Prosecutor will appeal order to ID 'false subpoena' lawyers
Jul. 18, 2017
NEW ORLEANS (AP) — New Orleans' criminal prosecutor says he'll appeal an order to turn over names of lawyers who used what the American Civil Liberties Union of Louisiana calls "false subpoenas."
A judge has given Orleans Parish District Attorney Leon Cannizzaro 80 days to turn over names of all lawyers who have sent out documents labeled as subpoenas without a judge's approval over the past five years.
That might require reviewing more than 100,000 files and "would force the office to shut down for weeks to perform the review and could cost many thousands of dollars," Cannizzaro said in an emailed statement.
He asked the state Civil District Court to hold off enforcement while he appeals the order handed down last week by Judge Nakisha Ervin-Knott.
"District Attorney Cannizzaro is wasting time and taxpayer money trying to hide the truth from the people he's sworn to serve," ACLU of Louisiana Executive Director Marjorie Esman said in a news release Tuesday. "Using bogus subpoenas to intimidate and bully witnesses is an inexcusable injustice, and the people of Orleans Parish deserve answers and accountability from his office now."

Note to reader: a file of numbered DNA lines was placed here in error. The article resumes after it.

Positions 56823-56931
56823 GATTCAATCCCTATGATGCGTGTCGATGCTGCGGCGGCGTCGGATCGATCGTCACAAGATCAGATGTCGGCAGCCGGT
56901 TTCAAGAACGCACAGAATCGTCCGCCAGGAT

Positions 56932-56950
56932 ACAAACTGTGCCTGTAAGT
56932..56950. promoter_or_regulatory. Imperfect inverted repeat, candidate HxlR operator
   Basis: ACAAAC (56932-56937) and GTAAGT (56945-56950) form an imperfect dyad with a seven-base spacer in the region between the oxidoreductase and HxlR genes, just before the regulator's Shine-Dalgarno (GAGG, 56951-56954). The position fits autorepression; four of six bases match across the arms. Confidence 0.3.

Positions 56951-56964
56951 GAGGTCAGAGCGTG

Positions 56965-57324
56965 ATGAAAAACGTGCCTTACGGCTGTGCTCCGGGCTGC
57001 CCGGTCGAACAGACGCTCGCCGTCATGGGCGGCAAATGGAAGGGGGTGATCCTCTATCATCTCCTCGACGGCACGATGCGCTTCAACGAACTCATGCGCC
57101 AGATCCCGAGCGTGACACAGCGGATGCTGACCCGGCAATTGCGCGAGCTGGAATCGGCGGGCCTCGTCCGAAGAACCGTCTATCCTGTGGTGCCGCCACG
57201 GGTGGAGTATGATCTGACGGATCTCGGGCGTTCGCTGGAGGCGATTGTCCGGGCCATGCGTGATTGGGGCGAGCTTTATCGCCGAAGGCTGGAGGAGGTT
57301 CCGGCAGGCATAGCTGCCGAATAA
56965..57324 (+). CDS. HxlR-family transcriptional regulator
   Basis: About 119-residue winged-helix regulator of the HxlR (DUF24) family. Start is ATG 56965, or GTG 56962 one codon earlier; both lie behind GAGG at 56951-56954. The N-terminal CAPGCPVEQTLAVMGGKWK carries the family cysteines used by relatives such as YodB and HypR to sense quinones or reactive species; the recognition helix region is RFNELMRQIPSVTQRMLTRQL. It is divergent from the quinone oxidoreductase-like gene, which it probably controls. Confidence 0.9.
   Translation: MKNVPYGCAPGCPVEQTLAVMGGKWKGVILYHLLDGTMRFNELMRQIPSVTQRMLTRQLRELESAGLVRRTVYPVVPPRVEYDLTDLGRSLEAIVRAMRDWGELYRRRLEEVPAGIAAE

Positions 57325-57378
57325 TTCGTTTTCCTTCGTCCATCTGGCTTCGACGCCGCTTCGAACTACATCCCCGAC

The ACLU sued after news agencies reported about the documents.
Cannizzaro said his office responds quickly to public records requests that include a case number, defendant's name, New Orleans Police Department item number or charged offense.
"However, the office has no ability to segregate its files based on the types of legal pleadings contained therein," he wrote. "We cannot produce the files containing a DA's Notice without a manual review of every file anymore than we could produce all the files that contain a written motion for a continuance."
Moreover, because the files can include private information such as victims' addresses, Social Security numbers, or even their medical or financial records, he cannot open the files for checks by the ACLU.